More recently, the movement has rebranded itself as an environmental organization, criticizing the pollution caused by foreign companies mining in Mongolia and sending out patrols of young men with shaved heads and jackboots to mining sites to demand to check their papers or check the soil for contaminants. Ariunbold Altankhuum, the leader of Tsagaan Khass, explained the change of tactics: “We used to talk about fighting with foreigners, but some time ago we realized that is not efficient, so our purpose changed from fighting foreigners in the streets to fighting the mining companies.” That’s all well and good, but their SS uniforms and reverence for Adolf Hitler haven’t changed one bit.
1) Patrol 36, Israel
Israel’s Law of Return allows anyone who has at least one Jewish grandparent to emigrate, which led over a million ex-Soviet citizens to enter the country in the 1990s. This has led to ethnic friction, as many of the new Israelis had only a tangential connection to Judaism through grandparents or distant relatives, and some were even raised to hate Jews. Their choice to emigrate was based largely on economic reasons, encouraged by the Jewish Agency for Israel, the primary organization for attracting immigrants to Israel. It has also led to discrimination, which has led to some young immigrants complaining that while they were treated as “dirty Jews” in Russia, they are now treated as “stinking Russians” in Israel. Many that were expecting a warm welcome in the Jewish homeland have been met with unemployment and neglect.
This is ground ripe for the development of far-right groups. In Petah Tikva, a city east of Tel Aviv, a group of young men formed around leader Dmitry Bogotich and staged attacks against homosexuals, Jews wearing skull caps, drug addicts, and foreign workers. They often filmed these attacks and uploaded the clips to YouTube and a neo-Nazi website called Format 18. One uploaded clip showed the neo-Nazis attacking a drug addict and making him apologize for being a Jew, interspersed with images of Adolf Hitler. They also attacked a synagogue in Haifa, spray-painting swastikas and naked women on the outside walls.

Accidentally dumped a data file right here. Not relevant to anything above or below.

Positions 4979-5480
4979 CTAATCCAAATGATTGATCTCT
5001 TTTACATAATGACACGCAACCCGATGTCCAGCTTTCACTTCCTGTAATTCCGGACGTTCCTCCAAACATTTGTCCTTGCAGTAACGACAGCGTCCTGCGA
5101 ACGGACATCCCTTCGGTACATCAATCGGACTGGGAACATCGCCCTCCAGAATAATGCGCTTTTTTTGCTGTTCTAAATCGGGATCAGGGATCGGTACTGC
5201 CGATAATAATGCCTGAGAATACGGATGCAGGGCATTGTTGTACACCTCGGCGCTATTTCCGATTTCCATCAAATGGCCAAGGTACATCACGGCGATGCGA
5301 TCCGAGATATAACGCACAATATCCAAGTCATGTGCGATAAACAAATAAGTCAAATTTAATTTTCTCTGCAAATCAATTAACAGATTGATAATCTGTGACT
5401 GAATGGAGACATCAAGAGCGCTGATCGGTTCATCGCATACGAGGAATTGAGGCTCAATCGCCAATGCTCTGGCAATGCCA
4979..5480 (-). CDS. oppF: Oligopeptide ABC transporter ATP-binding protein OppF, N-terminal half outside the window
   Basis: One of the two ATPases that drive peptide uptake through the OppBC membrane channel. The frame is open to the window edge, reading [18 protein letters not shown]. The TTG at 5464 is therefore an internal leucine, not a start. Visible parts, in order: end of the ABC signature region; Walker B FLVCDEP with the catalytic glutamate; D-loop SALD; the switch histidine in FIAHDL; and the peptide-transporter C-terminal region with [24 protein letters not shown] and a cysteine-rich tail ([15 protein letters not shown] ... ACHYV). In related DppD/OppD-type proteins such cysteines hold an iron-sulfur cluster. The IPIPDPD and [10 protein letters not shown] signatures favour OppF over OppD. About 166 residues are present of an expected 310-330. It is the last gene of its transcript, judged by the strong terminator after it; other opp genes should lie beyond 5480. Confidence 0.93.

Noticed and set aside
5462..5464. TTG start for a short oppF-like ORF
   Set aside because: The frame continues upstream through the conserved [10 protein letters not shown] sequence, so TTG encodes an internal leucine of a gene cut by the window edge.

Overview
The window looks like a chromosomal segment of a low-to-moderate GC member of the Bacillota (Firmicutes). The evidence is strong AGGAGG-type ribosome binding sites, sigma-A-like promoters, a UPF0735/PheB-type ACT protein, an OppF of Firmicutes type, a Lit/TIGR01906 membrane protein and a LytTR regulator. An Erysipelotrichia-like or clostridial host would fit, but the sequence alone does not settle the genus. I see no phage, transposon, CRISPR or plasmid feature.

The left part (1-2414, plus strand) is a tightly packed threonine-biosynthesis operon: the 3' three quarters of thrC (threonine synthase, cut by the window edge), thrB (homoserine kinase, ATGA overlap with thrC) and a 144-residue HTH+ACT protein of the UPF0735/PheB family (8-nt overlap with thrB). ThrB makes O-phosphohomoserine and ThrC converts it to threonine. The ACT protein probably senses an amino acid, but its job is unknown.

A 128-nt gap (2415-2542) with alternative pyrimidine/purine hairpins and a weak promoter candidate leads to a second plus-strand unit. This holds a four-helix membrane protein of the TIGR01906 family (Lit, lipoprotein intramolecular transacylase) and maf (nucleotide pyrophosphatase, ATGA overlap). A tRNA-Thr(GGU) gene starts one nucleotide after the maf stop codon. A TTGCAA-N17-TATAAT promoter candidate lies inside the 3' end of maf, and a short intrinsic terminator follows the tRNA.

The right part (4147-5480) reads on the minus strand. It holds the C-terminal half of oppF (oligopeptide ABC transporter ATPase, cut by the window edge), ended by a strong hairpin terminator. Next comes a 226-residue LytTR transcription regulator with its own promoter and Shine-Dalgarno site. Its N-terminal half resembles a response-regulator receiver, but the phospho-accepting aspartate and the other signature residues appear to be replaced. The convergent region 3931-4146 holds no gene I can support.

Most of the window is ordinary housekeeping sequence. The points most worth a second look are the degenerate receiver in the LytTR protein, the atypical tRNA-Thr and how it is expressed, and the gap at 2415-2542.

The group was broken up and arrested in 2007 after police were alerted to the group’s activities through an unrelated case involving a Russian psychopath that had been hanging cats. Bogotich escaped to Kyrgyzstan and had to be extradited before being being given a prison sentence of five years and nine months in 2011. His punishment was commuted thanks to an apology given in an earlier hearing: “When I get out of prison, I will be a loyal Israeli, either in Israel or out of Israel.” This group isn’t the only sign of neo-Nazi elements emerging in the state of Israel, however. In 2014, an anti-war protest in Tel Aviv was attacked by far-right extremists screaming “Death to Arabs!” and wearing T-shirts reading “Good Night Left Side,” a slogan associated with neo-Nazi groups in Europe and the US.
Courtesy of Listverse